The CyberHuman Dance Series is an experimental dance work exploring metaphors of virtual spaces and bodies, the exchange and modification of narrative and physiological identities, and simulations of physical and virtual spatial phenomena in the context of performance. Utilizing the integration of innovative digital technology into the choreographic and design process this work investigates all aspects of design and performance in cyberspace with particular emphasis placed on issues of real and perceived boundaries between virtual space and real space and the possibility of a blurred distinction between two intersecting worlds. Questions are raised as to possible metaphors for the construction of virtual spaces and the bodies that inhabit them, leading to new ideas about the behavior of the body and its expression through motion.What, for instance, are the ways in which the cyberhuman begins to claim a virtually constructed space through movement? What kind of a relationship (physical, emotional, psychological) can be established between a real dancer and his/her cyberspatial counterpart and how can narrative identities be exchanged, modified, or made explicit? Finally, how can these investigations be brought to performance as a means of formulating an appropriate language for dance in the virtual age? An analysis of the work in progress will include issues related to the development of cyberspatial environments and virtual bodies. Issues of space, time, physicality, and gravity will be visited. How the body is to be represented and inhabited within a virtual space? What is the connection between humans and their representational presence in cyberspace and what, exactly, does it mean to be cyberhuman? How can an articulation of the process of the design of the cyberfigure provide an answer to this question? What is an appropriate representation for a physical figure in a space that lacks physicality? How can a sense of bounded space be accommodated within an environment defined through it’s lack of edges? In offering an analysis of the design and performance process, and the questions raised in the development of both cyberfigure and environment, a model for collaboration will be proposed between individuals and across technologies. Collaboration infuses the work with a concern for methods of expression in virtual spaces. Innovative digital processes can be explored through experimentation with choreographic software, three-dimensional rendering programs, and their combination into output to digital video. The creative process will be examined in the collaboration between choreographer, designer, composer, and video artist. The integration of the working methods of a group of individuals trained in different aspects of the arts offers insight into the range methodologies available for study and infuses the series with an energy of human discovery.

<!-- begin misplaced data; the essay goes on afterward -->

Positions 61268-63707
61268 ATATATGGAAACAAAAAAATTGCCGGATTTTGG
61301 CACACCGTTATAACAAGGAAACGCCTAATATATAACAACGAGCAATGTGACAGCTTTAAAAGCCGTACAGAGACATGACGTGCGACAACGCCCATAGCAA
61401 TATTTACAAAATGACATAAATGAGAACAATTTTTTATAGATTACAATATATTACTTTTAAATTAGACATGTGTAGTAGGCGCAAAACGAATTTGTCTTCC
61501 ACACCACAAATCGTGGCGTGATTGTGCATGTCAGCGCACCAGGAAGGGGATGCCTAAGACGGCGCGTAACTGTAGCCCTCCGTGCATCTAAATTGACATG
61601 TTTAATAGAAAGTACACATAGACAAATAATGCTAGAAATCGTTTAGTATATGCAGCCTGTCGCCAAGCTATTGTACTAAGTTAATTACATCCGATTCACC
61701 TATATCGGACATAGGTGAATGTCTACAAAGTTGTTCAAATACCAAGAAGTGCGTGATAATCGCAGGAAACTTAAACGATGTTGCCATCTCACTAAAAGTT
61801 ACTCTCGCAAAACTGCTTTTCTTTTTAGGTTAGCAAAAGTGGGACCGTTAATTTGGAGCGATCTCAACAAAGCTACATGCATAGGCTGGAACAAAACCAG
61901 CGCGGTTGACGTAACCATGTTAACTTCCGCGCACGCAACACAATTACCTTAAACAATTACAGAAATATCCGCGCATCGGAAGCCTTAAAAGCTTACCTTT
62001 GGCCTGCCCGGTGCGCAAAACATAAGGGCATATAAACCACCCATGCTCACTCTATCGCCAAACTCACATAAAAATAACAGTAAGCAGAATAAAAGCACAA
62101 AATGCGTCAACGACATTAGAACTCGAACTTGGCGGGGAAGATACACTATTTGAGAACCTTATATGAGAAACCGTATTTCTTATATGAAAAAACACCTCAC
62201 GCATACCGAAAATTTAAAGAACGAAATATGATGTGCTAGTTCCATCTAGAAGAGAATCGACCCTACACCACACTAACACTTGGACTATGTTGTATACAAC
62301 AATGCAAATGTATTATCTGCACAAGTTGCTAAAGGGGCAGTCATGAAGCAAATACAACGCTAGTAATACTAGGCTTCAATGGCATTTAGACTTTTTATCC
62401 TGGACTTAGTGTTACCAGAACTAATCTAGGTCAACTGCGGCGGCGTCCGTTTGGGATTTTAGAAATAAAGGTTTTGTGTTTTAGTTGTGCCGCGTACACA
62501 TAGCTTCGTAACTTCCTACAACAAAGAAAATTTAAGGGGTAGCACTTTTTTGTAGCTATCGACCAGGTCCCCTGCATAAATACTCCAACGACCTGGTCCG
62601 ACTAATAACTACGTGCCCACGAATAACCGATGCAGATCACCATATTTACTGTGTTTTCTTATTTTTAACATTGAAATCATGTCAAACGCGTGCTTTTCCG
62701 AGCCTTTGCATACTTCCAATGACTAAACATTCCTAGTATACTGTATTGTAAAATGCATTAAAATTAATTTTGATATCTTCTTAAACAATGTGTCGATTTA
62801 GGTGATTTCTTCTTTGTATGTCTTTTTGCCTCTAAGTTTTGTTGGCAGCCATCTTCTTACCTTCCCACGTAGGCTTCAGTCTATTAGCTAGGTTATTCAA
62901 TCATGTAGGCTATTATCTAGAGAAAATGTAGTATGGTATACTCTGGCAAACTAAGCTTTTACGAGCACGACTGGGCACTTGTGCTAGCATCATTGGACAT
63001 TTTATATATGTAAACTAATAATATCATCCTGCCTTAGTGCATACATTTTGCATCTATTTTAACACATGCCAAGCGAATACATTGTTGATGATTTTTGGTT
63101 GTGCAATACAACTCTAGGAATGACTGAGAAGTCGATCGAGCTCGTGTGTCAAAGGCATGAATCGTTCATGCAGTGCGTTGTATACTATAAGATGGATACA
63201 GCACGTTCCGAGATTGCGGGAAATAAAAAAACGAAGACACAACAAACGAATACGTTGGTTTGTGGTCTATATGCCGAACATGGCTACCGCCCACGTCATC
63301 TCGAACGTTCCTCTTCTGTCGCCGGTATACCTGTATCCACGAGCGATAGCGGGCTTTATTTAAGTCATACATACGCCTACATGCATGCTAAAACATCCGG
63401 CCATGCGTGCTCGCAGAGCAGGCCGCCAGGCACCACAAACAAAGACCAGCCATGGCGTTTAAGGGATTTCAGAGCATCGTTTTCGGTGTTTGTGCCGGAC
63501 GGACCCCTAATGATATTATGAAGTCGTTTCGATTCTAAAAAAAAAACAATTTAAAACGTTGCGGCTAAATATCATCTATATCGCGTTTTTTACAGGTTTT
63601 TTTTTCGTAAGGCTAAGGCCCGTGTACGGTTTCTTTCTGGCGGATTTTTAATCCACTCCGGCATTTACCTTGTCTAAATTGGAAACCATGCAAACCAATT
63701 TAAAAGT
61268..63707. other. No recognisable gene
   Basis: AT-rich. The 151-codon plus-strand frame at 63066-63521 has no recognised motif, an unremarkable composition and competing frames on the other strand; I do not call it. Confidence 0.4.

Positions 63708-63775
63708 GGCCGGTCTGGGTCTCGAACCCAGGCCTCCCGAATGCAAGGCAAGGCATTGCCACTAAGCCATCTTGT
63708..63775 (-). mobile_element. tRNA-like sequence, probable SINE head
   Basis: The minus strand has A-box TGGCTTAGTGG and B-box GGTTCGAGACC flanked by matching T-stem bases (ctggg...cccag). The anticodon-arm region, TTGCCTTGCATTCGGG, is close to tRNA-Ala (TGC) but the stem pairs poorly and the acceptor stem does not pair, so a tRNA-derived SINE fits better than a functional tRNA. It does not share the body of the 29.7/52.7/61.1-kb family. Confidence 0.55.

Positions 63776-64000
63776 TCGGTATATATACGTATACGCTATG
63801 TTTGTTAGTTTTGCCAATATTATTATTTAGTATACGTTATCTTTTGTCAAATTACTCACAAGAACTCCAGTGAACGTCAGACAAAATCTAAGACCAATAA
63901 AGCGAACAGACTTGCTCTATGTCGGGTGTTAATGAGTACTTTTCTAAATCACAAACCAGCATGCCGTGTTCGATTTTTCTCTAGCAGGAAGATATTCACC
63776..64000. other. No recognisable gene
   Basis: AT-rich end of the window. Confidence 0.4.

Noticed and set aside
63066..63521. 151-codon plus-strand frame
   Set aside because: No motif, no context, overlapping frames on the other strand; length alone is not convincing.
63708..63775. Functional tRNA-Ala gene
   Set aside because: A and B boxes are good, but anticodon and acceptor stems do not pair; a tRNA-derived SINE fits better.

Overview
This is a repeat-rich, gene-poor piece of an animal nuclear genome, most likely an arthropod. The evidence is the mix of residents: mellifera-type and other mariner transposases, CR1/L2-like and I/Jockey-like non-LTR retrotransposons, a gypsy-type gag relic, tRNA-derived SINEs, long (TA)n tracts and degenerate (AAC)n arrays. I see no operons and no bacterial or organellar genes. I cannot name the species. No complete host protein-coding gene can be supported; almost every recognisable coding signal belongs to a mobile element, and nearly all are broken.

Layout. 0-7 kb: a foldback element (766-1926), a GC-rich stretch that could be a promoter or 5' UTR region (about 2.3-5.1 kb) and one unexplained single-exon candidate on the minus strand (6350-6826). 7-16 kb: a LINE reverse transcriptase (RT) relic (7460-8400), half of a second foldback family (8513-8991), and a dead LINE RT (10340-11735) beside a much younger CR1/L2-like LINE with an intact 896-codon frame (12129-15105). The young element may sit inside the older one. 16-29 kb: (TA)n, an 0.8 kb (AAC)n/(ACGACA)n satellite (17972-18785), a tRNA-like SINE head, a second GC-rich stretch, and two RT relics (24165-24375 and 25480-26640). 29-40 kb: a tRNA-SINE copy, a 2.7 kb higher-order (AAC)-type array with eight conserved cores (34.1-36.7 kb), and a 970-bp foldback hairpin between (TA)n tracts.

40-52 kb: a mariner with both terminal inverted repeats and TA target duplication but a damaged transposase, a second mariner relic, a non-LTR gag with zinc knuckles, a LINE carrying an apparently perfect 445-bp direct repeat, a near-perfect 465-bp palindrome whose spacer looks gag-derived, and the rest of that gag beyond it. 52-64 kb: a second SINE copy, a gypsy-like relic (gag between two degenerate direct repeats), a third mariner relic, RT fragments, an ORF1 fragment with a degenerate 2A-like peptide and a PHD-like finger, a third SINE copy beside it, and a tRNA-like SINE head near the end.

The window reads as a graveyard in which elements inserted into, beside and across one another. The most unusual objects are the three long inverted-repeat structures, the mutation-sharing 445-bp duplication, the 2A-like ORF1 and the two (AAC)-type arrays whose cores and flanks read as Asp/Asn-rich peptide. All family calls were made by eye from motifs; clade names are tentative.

- Katie Salen (USA), is an Assistant Professor of Design at the University of Texas at Austin. She received her MFA in Graphic Design from Rhode Island School of Design in 1992 and taught for three years in the Communication Arts and Design Department, Virginia Commonwealth University, before accepting a position at UT in 1995. In addition to her work as the editor and designer of the design journal Zed, she has had articles published in Eye Magazine, Visible Language, Bookworks, Spirals, the AIGA Journal, and the GDEA Bulletin. Ms. Salen’s research focuses on utilizing a design practice to investigate broad ideas about the dynamic relationship between cultural identities and their expression through visual language. Her work has recently centered on issues of typographic”voice” in sites of electronic orality and she continues a collaborative relationship with choreographer Yacov Sharir in the design of virtual bodies and spaces for performance. This work has been presented in workshop and performance format worldwide with a new phase of the work scheduled for premiere in Lisbon, Portugal in September. en.wikipedia.org/wiki/Katie_Salen